The Fort Peck Assiniboine and Sioux Tribes are in the early stages of a “blue” hydrogen fuel project, one they hope can be folded into a four-state partnership involving Montana.
Should the development advance, Fort Peck Reservation would play host to a hydrogen plant producing fuel for the trucking industry, as well as a carbon sequestration site and wind farm.
Economic Development Director Rodney Miller tells Lee Montana Newspapers that the tribes will later this month register a new corporation, the Assiniboine-Sioux Hydrogen Company, which will become the majority owner in a partnership with developer Cyan H2 LLC.
The tribes and Cyan have been working together since the end of last year and face an April 7 deadline to submit a funding request to the U.S. Department of Energy.
“This is focusing on renewable energy and hydrocarbons,” Miller said. “It’s a futuristic approach to energy development. The technology is really starting to evolve. The potential users and benefactors are developing prototypes, there are companies doing work on the automotive side.”
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Hydrogen development has for decades relied on federal investment, the attraction being that energy from hydrogen produces heat and water, not greenhouse gas. But fossil fuels used to make hydrogen release carbon dioxide. Currently, according to the U.S. Department of Energy, about 98% of hydrogen produced today relies on fossil fuels.
But Congress kept hydrogen research alive. Former U.S. Sen. Conrad Burns pushed hydrogen fuel cell development 20 years ago when the technology would produce one kilowatt of energy for about $3,000, nearly eight times what was economical, and Democrat Jon Tester had the bipartisan Senate Fuel Cell and Hydrogen Caucus.
The cost of hydrogen energy has decreased, but carbon-free production needs work for commercial viability. The new focus is on hydrogen for fuel. The Inflation Reduction Act of 2022 includes a 10-year, $3 per kilogram tax credit for hydrogen, provided it’s made with renewable or nuclear energy. The objective is to go carbon-free in producing fuel for transportation and industrial uses.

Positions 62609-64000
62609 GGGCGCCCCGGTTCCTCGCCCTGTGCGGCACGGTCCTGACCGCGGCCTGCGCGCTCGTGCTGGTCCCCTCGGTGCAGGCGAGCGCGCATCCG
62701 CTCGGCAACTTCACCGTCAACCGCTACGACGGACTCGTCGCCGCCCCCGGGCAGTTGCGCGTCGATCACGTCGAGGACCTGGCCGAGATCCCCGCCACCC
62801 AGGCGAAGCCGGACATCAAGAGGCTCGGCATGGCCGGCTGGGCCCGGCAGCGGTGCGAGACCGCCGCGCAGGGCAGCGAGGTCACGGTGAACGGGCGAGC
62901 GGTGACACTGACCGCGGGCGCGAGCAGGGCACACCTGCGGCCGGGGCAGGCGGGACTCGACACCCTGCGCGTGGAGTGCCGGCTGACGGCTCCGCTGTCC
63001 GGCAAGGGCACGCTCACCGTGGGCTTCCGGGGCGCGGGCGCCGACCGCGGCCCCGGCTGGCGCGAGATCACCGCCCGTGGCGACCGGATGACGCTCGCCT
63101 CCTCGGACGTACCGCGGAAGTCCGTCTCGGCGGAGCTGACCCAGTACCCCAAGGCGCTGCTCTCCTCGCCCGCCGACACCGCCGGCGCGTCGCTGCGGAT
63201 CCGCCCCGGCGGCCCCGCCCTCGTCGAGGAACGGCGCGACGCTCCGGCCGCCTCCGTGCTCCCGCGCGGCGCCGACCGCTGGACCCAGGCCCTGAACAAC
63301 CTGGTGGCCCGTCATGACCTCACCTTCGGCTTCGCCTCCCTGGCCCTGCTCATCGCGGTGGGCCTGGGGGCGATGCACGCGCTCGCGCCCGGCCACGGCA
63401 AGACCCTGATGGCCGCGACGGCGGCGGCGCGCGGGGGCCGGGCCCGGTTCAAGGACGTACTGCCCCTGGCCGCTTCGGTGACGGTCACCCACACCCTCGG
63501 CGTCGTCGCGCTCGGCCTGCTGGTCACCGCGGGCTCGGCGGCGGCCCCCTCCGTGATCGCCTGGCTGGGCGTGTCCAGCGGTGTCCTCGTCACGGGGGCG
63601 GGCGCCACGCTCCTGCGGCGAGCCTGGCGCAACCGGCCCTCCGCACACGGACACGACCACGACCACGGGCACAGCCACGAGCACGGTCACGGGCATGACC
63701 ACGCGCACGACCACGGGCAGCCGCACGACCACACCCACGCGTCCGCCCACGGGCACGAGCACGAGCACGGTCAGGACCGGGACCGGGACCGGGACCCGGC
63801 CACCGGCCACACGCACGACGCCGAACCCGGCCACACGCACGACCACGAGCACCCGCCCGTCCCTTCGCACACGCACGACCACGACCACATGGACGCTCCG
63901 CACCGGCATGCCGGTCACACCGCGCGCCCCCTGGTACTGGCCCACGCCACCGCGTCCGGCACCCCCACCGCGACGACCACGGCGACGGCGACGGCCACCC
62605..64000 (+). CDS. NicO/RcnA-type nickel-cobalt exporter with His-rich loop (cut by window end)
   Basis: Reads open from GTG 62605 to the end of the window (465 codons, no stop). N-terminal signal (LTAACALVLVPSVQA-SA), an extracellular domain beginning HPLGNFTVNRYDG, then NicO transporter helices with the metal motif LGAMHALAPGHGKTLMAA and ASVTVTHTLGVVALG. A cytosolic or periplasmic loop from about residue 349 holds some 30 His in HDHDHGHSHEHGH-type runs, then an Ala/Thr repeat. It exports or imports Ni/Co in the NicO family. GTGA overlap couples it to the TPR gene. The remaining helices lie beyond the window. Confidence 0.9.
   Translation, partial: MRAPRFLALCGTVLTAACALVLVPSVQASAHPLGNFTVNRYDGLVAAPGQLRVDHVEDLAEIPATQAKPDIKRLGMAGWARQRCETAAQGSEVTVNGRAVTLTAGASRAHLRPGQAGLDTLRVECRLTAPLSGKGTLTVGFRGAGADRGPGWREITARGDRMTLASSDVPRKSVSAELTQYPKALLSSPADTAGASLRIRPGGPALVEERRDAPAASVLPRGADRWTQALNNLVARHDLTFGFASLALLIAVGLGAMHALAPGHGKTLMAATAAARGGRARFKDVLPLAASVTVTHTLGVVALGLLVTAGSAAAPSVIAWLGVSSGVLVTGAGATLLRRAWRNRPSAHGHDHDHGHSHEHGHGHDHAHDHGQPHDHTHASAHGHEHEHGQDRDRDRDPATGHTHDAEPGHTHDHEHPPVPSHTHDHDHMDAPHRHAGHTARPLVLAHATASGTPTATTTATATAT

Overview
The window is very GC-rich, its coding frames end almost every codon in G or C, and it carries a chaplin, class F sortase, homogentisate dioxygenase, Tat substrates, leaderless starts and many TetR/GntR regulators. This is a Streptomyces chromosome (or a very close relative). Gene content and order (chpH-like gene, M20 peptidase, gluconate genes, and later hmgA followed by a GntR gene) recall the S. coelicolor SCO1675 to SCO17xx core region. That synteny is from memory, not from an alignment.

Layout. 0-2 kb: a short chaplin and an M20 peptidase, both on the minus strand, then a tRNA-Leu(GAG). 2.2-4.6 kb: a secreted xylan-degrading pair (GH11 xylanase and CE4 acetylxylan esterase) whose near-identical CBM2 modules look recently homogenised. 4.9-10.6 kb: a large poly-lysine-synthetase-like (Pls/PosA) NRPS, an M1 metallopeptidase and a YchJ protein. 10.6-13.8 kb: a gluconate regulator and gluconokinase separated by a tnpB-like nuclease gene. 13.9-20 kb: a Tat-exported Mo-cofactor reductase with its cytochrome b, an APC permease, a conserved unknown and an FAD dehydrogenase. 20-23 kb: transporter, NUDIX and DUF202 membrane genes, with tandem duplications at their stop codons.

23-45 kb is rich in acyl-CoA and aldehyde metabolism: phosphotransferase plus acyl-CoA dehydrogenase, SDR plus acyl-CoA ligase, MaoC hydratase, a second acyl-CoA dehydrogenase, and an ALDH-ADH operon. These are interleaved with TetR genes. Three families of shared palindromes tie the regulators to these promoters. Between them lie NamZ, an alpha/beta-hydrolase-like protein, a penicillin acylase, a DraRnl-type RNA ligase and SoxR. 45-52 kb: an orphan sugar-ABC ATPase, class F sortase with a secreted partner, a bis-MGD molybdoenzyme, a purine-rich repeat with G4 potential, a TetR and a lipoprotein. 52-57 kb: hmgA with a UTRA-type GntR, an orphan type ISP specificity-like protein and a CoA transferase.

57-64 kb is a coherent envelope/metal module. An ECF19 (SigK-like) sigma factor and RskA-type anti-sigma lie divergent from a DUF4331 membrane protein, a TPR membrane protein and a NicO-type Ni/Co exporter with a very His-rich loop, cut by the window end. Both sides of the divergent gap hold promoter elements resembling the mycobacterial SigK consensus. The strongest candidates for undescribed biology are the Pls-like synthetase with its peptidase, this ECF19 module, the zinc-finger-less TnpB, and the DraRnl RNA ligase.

Wednesday, the U.S. Department of Energy made $750 million available for research and development of projects that reduce the cost of clean hydrogen. The goal is to make commercial-scale hydrogen available by the end of the decade. Wednesday’s $750 million tranche is part of $1.5 billion designated for hydrogen development.
Montana’s hydrogen hub partnership that Miller mentioned is a four-state effort to land a hydrogen development project. The state announced its partnership with North Dakota, Minnesota and Wisconsin last fall. DOE wants to fund one hub each in six regions. There are currently 27 proposed nationally. The Partnership is which Montana is involved proposes focusing on long-haul trucking and rail transportation.
Cyan’s John Mues said he would like to meet with Montana Gov. Greg Gianforte’s administration to see if the Fort Peck project can be worked into Heartland. Regardless, he said Cyan is talking with several corporations about buying in.
Mues said the Fort Peck Reservation has the right ingredients for the project, including transcontinental rail, water supply from the Missouri River and reliable wind. The objective is the power the operation with a 1-gigawatt wind farm.
The plan is ambitious, not only for the hydrogen plant, wind farm and carbon sequestration sink, but also a pipeline to deliver the hydrogen to U.S. Interstate 94 for distribution. Hydrogen for freight trucks means filling stations across the West, Mues said.
“Typically, supply follows demand. In this case where you have a nascent industry, and technology, sometimes demand follows supply,” he said.
In other words, DOE’s objective is to partner with regional governments and developers to keep the cart rolling until the horse arrives.
It’s been a rough few years economically for the Hi-Line, said Cyan’s Ray Johnson, who is from Sidney. Last month, his community learned that American Crystal Sugar was closing the community's sugar beet factory, resulting in a loss of about 300 jobs. The region has endured two rough years of drought. Lewis and Clark Generating Station, a local coal-fired power plant, has closed along with the small mine that fueled it.
“When we think about the state of mind in Eastern Montana, I’m actually from Sidney, we’ve seen a lot of things happen in the last few years,” Johnson said.
“This project would have a regional impact. It’s good thing for us.”